BolynMcClung said...


Predictive links. Yes, I saw the article and wondered.....

....What if it's the teacher that has the bad teeth?

Bolyn McClung

Anonymous said...

I hate the whole busing situation, shuttle stops are a joke, I have had to drive my daughter both ways for years because the times are either to late in the morning or she gets off bus before I get off work. I can never be sick, because my daughter won't have any transportation, reevaluate the dumb shuttle stops!!

Missouri said...

So Ann, when did we the taxpayers assumed responsiblity for teeth? By that stretch, would nmot most of these children be better off in boarding houses/orphanages because their "birthers" terat them no better than a source of a larger monthly check from us the taxpayers.

And lastly, if Morrison is going to make decisions based on money/costs/value, when is he going to cut the urban school funding by 1/3?

Anonymous said...

Ann, CMS will never show a money savings in the late bell schedule formula , because they CANNOT. How can it save when you send one empty bus through a neighborhood to pick up 15 kids then turn it around and send back through to pick up another 15 kids in the same neighborhood? Its a formula distance vs time vs space that even CMS can understand. One of the middle schools on late bell time has a 37% teacher turnover rate facts hurt ask Heath that questions. (Carmel Middle) The late bell has too many negatives and very few positives. Thats why most parents take their children to a neighboring school creating more of a mess for CMS. The state will eventually step in when enough folks complain. Keith W. Hurley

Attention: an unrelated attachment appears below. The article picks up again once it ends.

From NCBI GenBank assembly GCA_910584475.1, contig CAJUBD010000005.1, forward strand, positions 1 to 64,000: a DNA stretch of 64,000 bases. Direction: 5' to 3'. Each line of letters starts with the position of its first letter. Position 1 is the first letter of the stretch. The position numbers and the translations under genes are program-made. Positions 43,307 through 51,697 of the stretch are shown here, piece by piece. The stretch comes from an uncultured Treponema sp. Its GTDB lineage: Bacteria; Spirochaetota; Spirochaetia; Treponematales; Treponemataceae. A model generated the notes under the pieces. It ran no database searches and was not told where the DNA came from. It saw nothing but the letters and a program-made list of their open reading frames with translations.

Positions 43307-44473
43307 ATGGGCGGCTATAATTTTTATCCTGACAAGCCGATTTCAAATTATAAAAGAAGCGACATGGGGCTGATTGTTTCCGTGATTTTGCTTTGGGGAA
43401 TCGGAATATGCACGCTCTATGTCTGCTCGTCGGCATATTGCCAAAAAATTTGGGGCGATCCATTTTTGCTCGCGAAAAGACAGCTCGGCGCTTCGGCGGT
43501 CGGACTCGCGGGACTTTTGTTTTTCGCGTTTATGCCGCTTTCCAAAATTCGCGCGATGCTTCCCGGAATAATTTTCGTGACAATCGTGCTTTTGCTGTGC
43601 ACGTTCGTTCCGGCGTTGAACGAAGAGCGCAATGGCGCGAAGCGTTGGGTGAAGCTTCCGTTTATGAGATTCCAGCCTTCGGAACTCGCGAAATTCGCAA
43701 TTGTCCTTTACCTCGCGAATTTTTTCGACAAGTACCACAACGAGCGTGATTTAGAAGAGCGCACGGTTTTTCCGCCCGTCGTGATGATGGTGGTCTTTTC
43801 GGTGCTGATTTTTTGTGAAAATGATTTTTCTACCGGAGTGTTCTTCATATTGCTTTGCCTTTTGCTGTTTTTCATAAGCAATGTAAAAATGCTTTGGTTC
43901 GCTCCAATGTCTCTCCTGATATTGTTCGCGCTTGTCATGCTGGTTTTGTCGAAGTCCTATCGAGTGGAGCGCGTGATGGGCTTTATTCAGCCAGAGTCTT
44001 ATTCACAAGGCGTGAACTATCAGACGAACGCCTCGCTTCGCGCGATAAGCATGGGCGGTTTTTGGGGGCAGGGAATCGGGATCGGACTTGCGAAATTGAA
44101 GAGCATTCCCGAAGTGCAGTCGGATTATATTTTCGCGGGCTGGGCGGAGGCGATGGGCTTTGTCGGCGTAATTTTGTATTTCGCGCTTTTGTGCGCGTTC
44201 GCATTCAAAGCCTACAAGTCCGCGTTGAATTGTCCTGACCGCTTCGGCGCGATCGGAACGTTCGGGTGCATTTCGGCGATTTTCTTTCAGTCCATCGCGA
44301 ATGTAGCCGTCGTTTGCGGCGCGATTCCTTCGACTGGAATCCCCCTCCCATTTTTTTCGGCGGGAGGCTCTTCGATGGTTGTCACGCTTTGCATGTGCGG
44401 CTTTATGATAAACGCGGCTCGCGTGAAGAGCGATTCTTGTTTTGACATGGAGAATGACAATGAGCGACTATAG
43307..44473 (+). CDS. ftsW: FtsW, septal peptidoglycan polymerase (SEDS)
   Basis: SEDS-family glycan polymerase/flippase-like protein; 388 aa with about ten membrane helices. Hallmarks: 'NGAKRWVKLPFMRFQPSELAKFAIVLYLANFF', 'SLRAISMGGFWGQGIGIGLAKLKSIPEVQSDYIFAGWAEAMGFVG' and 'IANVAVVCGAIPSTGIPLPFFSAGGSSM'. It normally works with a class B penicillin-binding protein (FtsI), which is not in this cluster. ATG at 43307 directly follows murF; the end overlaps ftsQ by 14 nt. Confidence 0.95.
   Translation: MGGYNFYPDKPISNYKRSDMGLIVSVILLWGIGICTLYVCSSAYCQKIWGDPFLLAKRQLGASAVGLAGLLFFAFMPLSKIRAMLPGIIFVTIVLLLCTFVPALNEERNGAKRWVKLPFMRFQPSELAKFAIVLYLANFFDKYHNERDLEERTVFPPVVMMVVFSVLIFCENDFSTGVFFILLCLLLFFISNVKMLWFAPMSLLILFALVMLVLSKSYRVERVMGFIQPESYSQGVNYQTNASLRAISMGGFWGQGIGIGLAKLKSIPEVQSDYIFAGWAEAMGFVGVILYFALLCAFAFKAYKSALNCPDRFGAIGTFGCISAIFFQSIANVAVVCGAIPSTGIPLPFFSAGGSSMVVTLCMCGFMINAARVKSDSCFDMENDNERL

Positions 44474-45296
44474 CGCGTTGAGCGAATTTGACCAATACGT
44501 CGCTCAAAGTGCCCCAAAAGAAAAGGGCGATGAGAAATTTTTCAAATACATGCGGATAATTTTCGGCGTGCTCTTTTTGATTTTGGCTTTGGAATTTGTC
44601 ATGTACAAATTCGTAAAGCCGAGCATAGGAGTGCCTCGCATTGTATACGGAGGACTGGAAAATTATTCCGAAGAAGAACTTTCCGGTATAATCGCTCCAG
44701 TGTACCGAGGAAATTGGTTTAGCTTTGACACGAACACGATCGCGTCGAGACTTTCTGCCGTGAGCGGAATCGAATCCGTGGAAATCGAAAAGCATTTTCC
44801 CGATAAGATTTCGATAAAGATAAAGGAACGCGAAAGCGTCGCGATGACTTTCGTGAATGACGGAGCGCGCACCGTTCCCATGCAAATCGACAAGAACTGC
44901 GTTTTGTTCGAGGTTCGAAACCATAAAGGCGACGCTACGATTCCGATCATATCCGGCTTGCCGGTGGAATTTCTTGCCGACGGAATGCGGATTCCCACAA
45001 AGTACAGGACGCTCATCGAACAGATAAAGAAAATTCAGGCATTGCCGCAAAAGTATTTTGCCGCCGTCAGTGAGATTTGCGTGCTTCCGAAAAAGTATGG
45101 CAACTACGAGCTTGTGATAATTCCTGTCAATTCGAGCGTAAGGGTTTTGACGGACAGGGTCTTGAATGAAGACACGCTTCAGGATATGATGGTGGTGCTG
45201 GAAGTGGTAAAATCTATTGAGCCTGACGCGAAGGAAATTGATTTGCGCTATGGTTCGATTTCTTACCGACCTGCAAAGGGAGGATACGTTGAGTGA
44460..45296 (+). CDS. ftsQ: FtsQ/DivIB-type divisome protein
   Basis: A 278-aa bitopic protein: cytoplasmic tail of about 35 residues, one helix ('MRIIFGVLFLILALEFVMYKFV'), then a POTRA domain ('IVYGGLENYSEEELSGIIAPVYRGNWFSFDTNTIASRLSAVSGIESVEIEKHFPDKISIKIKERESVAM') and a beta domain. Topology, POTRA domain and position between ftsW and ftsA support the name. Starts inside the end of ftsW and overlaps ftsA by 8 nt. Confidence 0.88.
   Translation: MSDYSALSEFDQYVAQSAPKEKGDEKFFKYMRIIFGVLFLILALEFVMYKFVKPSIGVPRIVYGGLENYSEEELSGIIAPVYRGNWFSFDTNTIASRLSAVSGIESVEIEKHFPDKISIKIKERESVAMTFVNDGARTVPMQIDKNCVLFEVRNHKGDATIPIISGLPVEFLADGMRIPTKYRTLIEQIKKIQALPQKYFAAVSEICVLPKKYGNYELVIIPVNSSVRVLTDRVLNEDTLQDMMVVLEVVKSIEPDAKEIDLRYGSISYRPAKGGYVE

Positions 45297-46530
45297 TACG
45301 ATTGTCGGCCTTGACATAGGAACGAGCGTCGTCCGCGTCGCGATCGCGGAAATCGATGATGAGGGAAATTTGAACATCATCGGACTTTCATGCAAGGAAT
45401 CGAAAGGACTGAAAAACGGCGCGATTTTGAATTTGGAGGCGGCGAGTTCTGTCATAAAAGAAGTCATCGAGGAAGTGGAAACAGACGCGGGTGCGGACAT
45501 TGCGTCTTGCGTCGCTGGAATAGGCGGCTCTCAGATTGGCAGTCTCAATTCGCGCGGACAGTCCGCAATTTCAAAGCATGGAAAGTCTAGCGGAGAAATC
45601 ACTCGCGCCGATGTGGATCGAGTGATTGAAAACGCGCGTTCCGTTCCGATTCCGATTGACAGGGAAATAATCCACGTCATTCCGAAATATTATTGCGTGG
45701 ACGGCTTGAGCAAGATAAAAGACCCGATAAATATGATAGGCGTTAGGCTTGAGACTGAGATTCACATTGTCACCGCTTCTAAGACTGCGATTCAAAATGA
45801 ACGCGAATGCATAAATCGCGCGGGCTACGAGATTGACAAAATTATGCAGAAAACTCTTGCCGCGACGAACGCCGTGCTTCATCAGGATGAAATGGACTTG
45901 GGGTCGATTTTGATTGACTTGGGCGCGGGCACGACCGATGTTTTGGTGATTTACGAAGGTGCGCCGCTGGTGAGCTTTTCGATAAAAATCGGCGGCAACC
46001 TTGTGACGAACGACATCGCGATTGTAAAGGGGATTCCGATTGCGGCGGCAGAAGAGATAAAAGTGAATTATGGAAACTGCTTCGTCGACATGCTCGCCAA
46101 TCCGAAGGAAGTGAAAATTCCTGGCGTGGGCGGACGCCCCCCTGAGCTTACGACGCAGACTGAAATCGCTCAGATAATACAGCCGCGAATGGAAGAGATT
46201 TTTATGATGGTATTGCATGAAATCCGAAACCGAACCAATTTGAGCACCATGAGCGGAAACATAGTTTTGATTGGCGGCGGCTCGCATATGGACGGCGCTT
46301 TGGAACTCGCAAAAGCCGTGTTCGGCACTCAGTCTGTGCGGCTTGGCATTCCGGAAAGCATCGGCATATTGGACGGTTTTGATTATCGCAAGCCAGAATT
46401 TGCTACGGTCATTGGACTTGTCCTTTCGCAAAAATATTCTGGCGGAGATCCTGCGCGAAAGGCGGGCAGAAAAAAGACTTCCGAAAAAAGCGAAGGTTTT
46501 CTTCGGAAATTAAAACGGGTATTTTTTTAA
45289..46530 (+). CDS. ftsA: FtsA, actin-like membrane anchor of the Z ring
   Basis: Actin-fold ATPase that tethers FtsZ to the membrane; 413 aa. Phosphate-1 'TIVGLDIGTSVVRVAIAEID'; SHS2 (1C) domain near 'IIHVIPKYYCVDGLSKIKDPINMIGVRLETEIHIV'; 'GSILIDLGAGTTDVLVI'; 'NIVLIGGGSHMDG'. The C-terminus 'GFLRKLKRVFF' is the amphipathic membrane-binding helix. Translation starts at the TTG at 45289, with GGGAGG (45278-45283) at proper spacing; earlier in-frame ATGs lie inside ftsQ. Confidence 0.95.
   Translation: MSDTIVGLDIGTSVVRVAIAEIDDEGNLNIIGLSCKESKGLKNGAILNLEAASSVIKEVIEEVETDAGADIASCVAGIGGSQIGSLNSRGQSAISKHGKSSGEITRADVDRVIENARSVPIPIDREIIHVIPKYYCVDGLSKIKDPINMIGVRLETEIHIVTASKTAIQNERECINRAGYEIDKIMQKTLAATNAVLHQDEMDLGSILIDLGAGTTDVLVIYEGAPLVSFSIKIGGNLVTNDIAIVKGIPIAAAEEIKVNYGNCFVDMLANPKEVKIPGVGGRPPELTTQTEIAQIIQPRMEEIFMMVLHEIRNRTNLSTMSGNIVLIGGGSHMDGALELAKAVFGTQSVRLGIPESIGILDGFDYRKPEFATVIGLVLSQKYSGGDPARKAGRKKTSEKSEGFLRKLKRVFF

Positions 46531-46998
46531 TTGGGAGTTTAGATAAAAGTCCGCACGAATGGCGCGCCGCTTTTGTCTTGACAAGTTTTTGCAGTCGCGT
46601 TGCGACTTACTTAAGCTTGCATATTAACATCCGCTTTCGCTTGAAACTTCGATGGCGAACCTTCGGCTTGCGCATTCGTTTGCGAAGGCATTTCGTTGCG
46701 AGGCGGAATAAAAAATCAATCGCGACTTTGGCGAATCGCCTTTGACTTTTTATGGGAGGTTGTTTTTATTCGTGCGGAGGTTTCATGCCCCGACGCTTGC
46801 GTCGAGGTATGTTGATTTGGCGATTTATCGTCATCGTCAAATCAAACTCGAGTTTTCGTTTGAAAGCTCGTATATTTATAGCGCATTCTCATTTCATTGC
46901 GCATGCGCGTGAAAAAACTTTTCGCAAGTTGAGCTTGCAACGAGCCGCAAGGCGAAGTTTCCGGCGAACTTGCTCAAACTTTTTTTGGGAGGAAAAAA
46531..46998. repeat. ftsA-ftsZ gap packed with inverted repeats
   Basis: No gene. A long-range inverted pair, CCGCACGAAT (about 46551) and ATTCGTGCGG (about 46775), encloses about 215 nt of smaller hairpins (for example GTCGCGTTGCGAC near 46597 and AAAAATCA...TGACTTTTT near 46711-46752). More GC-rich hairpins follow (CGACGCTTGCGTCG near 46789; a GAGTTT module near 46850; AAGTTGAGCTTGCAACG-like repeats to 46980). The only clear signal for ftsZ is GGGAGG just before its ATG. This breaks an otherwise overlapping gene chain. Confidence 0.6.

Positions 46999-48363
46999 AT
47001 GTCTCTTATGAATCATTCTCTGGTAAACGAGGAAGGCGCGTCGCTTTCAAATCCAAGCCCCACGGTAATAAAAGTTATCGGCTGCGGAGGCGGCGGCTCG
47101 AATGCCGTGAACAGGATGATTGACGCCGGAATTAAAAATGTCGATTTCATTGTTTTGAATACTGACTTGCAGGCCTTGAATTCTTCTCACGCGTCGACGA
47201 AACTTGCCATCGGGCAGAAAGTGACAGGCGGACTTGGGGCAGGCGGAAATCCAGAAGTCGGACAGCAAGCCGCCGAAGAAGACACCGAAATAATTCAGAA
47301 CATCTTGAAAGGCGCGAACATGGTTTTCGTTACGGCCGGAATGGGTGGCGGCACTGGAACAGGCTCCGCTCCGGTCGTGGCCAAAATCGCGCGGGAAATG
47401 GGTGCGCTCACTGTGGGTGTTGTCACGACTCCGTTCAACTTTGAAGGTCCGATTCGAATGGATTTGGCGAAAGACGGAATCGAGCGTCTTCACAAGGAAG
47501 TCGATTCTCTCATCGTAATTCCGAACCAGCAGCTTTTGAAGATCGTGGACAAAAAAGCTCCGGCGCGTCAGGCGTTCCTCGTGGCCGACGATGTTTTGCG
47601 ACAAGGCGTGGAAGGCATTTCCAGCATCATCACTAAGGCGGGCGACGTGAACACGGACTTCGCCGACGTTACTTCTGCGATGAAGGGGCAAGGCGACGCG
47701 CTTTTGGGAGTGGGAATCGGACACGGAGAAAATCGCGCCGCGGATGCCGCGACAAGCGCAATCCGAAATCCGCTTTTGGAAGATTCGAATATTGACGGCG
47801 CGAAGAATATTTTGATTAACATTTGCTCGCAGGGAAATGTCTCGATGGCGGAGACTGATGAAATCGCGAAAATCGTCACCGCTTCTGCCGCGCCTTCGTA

texas girl said...

The buses CAN be operated more efficiently. BUT, state funding is based on the number of students signed up for buses sometime during the first month of school so CMS wants as many kids as possible signed up for state funding purposes, even though up to 50% of those kids may never set foot on the bus. CMS operates a .5 mile No Transportation zone. If they were serious and wanted to save money, they would have a .75 or 1 mile No trans zone, with 1 stop per neighborhood and be able to run most buses 3 - 4 schools in the AM's and PM's. The problem is the additional buses running all over the county for magnet school students. Most of these buses are practically empty too. How about consider charging for the Magnet school transportation and start all neighborhood schools between 7:30-9am. That would give the buses the 7 morning and 7 afternoon routes (either 3am and 4pm,or vice versa). It is not rocket science, plug it into the computer! Again, it's the Magnet school busing that costs almost 3x neighborhood school tranportation.